Montgomery College Presents a Commanding Master Class

It seems most fitting that the Drama Department of Montgomery College used the words “Proudly Presents” in announcing its fine recent production of Terrence McNally’s unusual and very challenging play, “Master Class.” The play, directed by Ellen Ketchum, and produced by Serena Tripi, depicts “a master class being taught at The Julliard School of Music in New York City, by opera diva Maria Callas.” It comes very close to being a one-woman show, but that would not be fair to the fine performances of the other five members of this talented cast.

We have, for example, the very droll performance of Micah Stinson as the surly Stagehand who endures Callas’ tantrums and lightens the mood from time to time, drifting in and out of the action with a sneer while placing a needed chair here or a pitcher of water there. Then too, we have more amusement from Michael Eric Brown in his humorous characterization of Manny, the accompanist on piano. With cheerful countenance, he provides playful “bits” whether doing warm-up stretches and breathing exercises, or singing secondary roles while accompanying the soloists.

But let us turn now to the singers, though this drama is far from being a musical. First, of course, we have Maria Callas, skillfully portrayed in this production, by Amanda Canfield. Looking glamorous with flawless make-up, elegant hairstyle, sleek dark suit and flowing red scarf, she struts freely on the stage, and fearlessly tackles this very difficult role in which she delivers the vast majority of all the dialogue. When I spoke to the star after the show, she confided that it took two months to memorize her extraordinarily large portion of the script. This critic never noticed her hesitating as she delivered a fierce and solid performance as the tempestuous diva. The last time I saw one woman take over a stage so completely was years ago in the New York production of Lily Tomlin’s “Search For Signs of Intelligent Life in the Universe.”

Callas was known not only for her groundbreaking artistry on the opera stages of the world, but also for her romantic entanglements with such notables as Aristotle Onassis. All of this comes into focus during long and revealing solo moments as Callas reflects on her past. She recalls a poor childhood in Greece, when, for lack of proper shoes, she would walk long distances with bleeding feet in order to study music at the Athens Conservatory six days a week. She dabbles in resentments toward competing divas of her day. She broods, remembering how she was ostracized as fat and ugly in her youth. She agonizes over Onassis’ insistence that she abort their child. On a bare stage, Canfield delivers these passages with wrenching desperation and impressive intensity, under the very focused lighting of designer, David Kerr.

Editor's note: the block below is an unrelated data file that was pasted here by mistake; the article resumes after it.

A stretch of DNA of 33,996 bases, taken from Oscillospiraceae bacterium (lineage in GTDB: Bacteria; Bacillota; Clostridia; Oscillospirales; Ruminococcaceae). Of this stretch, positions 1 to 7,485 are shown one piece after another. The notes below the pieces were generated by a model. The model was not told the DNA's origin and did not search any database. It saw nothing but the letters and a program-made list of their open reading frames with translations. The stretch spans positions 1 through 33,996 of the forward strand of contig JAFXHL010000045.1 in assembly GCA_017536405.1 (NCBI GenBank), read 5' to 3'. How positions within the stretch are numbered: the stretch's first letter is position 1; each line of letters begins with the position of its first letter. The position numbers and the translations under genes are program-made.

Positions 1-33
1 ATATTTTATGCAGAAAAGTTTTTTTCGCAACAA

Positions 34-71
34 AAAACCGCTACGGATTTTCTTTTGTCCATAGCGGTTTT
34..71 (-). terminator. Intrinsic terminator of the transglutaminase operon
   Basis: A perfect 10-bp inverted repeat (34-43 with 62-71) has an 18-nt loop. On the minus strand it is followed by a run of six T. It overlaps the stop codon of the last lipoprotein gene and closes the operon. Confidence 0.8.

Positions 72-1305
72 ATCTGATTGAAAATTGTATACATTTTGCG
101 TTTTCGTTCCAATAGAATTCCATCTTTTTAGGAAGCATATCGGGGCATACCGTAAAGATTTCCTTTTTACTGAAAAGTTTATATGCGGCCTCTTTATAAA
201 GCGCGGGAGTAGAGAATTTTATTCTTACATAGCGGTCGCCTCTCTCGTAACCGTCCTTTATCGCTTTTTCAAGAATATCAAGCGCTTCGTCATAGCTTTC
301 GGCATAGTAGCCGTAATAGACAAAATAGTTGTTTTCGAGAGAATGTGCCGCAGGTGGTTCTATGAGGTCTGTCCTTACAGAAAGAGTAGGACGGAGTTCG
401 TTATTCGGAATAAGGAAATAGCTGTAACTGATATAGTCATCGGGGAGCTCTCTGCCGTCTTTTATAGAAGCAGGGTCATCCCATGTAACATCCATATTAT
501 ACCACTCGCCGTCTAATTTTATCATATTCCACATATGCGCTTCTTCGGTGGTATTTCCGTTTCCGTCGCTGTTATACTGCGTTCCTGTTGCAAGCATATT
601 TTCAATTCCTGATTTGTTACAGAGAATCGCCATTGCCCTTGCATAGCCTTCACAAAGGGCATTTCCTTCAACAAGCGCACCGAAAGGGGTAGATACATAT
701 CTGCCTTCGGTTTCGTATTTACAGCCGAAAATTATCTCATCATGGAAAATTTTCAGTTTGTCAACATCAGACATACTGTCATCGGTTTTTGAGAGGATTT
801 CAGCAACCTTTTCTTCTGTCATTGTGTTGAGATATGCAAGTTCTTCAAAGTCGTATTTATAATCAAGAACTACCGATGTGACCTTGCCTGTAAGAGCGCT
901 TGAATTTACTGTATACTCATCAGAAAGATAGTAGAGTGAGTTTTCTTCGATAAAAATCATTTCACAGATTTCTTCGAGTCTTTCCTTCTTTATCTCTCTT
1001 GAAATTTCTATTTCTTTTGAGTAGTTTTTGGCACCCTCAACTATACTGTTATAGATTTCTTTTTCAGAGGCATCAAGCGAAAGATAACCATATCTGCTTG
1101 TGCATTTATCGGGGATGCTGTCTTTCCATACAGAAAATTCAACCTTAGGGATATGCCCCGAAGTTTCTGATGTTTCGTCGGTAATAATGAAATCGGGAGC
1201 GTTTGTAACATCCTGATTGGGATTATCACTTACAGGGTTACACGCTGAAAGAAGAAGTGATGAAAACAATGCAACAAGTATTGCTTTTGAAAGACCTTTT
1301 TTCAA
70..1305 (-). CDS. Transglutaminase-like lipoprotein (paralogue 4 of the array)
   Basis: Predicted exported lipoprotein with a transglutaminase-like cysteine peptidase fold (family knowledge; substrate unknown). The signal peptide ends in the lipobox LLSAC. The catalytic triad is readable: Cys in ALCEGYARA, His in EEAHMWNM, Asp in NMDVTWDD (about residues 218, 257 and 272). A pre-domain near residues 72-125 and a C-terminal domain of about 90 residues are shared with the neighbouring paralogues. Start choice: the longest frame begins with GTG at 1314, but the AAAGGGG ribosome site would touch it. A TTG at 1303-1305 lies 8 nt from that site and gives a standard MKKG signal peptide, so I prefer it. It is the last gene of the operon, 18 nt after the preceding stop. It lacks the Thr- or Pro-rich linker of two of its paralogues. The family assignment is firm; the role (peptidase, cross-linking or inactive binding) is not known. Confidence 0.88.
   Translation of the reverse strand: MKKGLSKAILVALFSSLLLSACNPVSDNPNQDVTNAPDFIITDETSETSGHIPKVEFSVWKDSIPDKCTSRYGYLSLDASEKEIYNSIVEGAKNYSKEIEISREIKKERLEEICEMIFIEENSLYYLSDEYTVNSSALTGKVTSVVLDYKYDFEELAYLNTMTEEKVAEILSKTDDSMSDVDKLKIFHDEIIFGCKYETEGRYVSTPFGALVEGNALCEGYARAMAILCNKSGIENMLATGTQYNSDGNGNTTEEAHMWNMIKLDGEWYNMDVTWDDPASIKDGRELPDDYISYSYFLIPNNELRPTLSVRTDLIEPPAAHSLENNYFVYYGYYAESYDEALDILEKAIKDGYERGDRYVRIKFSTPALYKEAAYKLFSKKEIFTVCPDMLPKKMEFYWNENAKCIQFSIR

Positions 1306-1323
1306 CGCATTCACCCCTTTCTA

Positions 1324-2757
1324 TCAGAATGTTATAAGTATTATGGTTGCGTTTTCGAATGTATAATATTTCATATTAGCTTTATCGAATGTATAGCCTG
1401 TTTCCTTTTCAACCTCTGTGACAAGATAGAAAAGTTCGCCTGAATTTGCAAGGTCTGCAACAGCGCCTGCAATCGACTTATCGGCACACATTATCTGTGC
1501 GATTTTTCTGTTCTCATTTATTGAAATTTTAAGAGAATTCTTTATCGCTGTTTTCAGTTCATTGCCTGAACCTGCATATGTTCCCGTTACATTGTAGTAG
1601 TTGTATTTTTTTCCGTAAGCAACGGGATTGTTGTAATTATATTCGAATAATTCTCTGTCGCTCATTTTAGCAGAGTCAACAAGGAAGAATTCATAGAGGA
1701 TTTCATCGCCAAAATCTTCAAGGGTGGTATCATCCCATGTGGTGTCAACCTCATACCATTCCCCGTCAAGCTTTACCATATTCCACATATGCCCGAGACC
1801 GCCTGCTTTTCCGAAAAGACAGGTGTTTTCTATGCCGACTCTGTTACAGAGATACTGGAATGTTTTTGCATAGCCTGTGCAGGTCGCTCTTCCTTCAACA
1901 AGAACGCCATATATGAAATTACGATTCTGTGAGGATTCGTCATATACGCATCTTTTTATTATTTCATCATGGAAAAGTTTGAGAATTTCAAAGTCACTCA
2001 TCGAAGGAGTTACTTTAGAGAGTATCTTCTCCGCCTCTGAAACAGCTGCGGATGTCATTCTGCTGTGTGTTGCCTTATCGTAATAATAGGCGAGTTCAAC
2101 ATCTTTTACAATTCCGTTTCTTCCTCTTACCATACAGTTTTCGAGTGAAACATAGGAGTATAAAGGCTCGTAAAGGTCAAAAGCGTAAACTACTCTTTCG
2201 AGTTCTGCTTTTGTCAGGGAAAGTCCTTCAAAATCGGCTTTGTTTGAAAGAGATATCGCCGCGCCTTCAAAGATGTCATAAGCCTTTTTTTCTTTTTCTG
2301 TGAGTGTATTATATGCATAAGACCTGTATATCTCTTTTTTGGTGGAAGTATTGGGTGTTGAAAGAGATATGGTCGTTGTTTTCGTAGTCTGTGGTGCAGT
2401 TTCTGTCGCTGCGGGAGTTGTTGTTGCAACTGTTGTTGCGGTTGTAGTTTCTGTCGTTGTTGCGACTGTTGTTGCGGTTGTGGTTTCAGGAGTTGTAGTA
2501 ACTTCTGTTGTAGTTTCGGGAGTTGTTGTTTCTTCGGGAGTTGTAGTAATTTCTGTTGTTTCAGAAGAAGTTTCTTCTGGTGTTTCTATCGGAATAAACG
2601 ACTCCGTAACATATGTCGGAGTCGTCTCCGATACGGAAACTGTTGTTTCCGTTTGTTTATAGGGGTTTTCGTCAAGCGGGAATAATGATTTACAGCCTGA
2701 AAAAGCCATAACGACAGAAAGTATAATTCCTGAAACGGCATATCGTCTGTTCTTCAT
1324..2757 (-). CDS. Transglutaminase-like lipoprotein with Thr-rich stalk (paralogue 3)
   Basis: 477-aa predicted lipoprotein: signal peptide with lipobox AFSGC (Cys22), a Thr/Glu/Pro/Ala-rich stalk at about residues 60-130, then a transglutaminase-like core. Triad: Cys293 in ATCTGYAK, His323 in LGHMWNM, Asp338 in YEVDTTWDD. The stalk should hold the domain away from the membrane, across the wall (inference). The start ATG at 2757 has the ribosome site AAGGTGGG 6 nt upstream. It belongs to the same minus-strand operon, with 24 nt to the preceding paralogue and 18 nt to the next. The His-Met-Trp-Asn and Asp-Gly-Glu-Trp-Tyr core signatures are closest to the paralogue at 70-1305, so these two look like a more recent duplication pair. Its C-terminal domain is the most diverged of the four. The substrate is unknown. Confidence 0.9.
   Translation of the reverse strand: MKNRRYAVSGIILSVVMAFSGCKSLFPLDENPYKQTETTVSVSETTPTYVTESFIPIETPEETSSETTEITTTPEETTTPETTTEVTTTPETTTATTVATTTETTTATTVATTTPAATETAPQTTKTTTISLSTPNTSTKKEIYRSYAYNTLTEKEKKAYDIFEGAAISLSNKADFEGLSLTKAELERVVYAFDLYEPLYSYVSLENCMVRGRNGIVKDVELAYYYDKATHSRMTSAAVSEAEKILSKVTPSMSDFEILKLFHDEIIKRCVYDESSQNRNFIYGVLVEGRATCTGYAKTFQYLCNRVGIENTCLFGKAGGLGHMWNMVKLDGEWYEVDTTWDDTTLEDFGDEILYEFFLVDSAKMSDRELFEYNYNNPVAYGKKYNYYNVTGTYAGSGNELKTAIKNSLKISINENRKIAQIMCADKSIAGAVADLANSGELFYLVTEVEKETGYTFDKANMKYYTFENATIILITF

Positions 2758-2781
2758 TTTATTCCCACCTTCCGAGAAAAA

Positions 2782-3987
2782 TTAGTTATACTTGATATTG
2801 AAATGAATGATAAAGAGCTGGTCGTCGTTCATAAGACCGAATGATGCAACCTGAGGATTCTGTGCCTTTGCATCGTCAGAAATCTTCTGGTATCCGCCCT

In this piece, three Julliard vocal students come under the piercing scrutiny of the diva. The first soprano, Sophie, is nicely played by Marie Ally. Sophie is bewildered by Callas and easily intimidated. Ally brings this across the footlights, but sometimes relies too heavily on pinched facial expressions to develop her character. Performing musical segments from Lady Macbeth, Sara Melvin plays the second soprano, Sharon, with a good variety of emotion. She also gives us a Sharon who is not afraid to challenge the intimidating, and somewhat jealous Callas. Miss Melvin, a second year vocal music major at the college, has in this role the opportunity to display her considerable language fluency, and operatic skill. Her amusingly garish gown was at once gaudy and grim, but in the view of this critic, she has clearly chosen the proper major.

The final student is the tenor, Tony, ably played by handsome Benjamin Mikolaj. Mr. Mikolaj must have a more extensive music background than that indicated in the program, as he sang his operatic passages with commendable skill, passion, and command. Mikolaj also conveys a good sense of comic fun as he fends off admiring flirtations from the diva.

As for Callas, she closes her lecture to the students saying, “I have tried to reach you—To communicate what we do as artists.” I would say this cast has done that very well.

(The Courier    12.1.04)

(The Villager    12.2.04)

About The People's Critic

David Dow Bentley III, writes columns about the performing arts which are featured in newspapers from the East Coast to the Gulf Coast. A member of the American Theatre Critics Association (ATCA), The International Theatre Critics Association, and America's oldest theatrical club, The Lambs, he also had long service as the editor of The Lambs' Script magazine. Mr. Bentley may be contacted via e-mail at
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